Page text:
On the Side: March 2022
by Laura McLean Thomas
My middle daughter has a problem with trust. She often asks me, “Mom, are you going to take me to dance today?” or “Mom, are you going to pick me up from school?” She frets over small things like have I signed a permission slip yet, or have I made that orthodontist appointment yet. It is frustrating as a parent to feel like my precious girl doesn’t know that I am taking care of her, that I am here for her.
Some days it really gets to me. Does she honestly think I’m going to forget about her? Seriously?! I have kept her alive and well for the last 13 years. Does she really think I am just going to blow her off? Like I would forget my own child? I wonder how I have failed her that she doesn’t trust me. Why is she so insecure?
And then it smacks me in the head: I am so much like my daughter. I plead with God, “Be with me,” when He is already standing right there. I worry about the future. I wonder how I am going to make it through hard situations. I worry about money; I worry about safety. Why am I so insecure? Because I, like my daughter, don’t trust well. Will God forget about me? Is He going to take care of me?
Years ago, when my oldest daughter was only four years old, she was throwing a fit because she couldn’t get the TV to turn on. I was switching loads of laundry downstairs and heard her cries. As I plodded my pregnant body up the stairs, carrying a basket full of laundry, she came to the top of the stairs in near hysterics, “Mommy, it won’t turn on! I can’t get it to work! Mommy you have to do something!!” “Honey,” I replied calmly, “you know I can help you, so why are you throwing such a fit? Don’t you believe I can fix it?”
It was another “smack me in the head” moment. I could almost hear God chuckle.
Oh, how many times have I done the same thing? I run to God in prayer to help in a situation that was way over my head, and yet, I was frantic because of my lack of faith. I doubted His desire and/or ability to help. I imagine God saying to me calmly, “Honey, you know I can help you. Why are you throwing such a fit? Don’t you believe I can fix it?”
Growing up, I didn’t really think much about the fact that God calls Himself our Father: “And I will be a father to you, and you shall be sons and daughters to me, says the Lord Almighty” (2 Corinthians 6:18, ESV). I took it for granted, until I became a parent myself. When that first little bundle was placed in my arms, something big shifted, and suddenly, I would move heaven and earth to protect, love and provide for her; I would give my life for her. It is hard to wrap my mind around the fact that the one who actually can move heaven and earth feels that way about me. In fact, He did give His life for me.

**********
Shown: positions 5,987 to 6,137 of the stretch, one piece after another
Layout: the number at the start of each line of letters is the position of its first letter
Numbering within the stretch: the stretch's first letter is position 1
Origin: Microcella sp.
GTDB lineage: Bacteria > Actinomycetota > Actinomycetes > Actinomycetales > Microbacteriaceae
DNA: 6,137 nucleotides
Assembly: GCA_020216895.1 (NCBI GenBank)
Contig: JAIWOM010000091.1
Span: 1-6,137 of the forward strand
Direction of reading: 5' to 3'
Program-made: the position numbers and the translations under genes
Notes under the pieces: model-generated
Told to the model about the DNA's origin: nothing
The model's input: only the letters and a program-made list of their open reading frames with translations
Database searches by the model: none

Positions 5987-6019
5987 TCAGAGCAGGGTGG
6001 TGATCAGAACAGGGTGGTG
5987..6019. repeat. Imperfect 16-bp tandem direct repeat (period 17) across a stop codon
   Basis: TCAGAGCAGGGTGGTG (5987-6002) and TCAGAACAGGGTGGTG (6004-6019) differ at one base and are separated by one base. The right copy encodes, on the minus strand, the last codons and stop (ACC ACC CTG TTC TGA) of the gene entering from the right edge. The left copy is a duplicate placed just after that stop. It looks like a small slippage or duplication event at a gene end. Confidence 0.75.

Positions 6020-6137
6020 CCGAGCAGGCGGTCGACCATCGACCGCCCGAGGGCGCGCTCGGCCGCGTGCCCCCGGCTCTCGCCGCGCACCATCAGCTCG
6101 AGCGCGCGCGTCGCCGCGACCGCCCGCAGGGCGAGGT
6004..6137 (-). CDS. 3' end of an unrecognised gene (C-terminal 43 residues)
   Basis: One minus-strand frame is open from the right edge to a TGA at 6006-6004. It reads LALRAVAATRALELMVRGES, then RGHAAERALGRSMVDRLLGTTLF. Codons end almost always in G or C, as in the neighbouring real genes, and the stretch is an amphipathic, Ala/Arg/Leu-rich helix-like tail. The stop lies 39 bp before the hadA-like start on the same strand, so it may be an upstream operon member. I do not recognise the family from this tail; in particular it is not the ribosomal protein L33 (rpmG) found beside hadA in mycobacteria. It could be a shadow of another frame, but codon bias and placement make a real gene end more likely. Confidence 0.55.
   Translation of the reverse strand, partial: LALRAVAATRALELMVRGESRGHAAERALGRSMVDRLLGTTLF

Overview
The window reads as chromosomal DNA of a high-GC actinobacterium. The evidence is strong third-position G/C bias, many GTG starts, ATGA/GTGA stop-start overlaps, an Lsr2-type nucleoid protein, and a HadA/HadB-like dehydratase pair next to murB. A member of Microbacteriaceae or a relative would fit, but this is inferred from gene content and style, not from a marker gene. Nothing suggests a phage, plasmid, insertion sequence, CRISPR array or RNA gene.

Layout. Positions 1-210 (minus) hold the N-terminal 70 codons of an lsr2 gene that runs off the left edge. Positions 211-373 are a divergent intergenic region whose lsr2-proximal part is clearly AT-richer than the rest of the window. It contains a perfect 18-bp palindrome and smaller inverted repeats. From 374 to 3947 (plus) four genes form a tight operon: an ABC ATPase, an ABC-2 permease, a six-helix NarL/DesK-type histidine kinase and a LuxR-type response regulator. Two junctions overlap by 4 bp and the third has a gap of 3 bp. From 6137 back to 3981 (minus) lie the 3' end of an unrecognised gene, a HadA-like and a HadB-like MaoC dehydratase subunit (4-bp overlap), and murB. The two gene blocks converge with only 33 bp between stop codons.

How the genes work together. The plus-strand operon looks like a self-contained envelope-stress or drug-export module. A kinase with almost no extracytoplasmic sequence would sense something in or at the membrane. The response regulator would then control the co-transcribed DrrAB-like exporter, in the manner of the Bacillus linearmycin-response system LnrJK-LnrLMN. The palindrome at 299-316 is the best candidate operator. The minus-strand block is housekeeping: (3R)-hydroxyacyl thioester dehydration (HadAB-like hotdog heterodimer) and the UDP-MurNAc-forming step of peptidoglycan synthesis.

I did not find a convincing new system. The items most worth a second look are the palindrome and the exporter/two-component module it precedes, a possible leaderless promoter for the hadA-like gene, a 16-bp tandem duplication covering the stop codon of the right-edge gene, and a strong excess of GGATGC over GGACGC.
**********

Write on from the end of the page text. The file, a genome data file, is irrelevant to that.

“Can a mother forget the baby at her breast and have no compassion on the child she has borne? Though she may forget, I will not forget you! See, I have engraved you on the palms of my hands…” (Isaiah 49:15-16a, NIV emphasis mine).
Acknowledging my trust issue is only half of the battle. How do I change my doubtful and worry-filled prayers? I think I will begin by saying, “Lord, thank you for always being with me. Please help me see you today,” in place of, “Please be with me.” Instead of questioning how He is going to provide for my needs, I will thank Him for all He has provided and ask for eyes that see His blessings. When I worry about the future, I will remember how He got me through the “vast wilderness” of my husband’s 11 years of training and our moves all over the country. And (last, but not least), I will pin my hope on His promise that He is still making a way for me.
“The LORD your God has blessed you in all the work of your hands. He has watched over your journey through this vast wilderness. These forty years the Lord your God has been with you, and you have not lacked anything” (Deuteronomy 2:7, NIV).
“This is what the LORD says—he who made a way through the sea, a path through the mighty waters…See, I am doing a new thing! Now it springs up; do you not perceive it? I am making a way in the wilderness and streams in the wasteland’” (Isaiah 43:16,19, NIV).
And finally, I am going to hug my kids and let them know (as many times as it takes) that I am here for them. But I won’t stop there. I will point them to the God and Savior who can always be trusted, because I can’t promise that. Unlike our heavenly Father, I am not a perfect parent, and I did forget to make that orthodontist appointment.
Laura lives in the “wilderness” of Palm Desert, California with her three kids and pulmonologist/intensivist husband. Their little bundles are now in college, eighth and fifth grades. They have helped her learn so much as they have grown!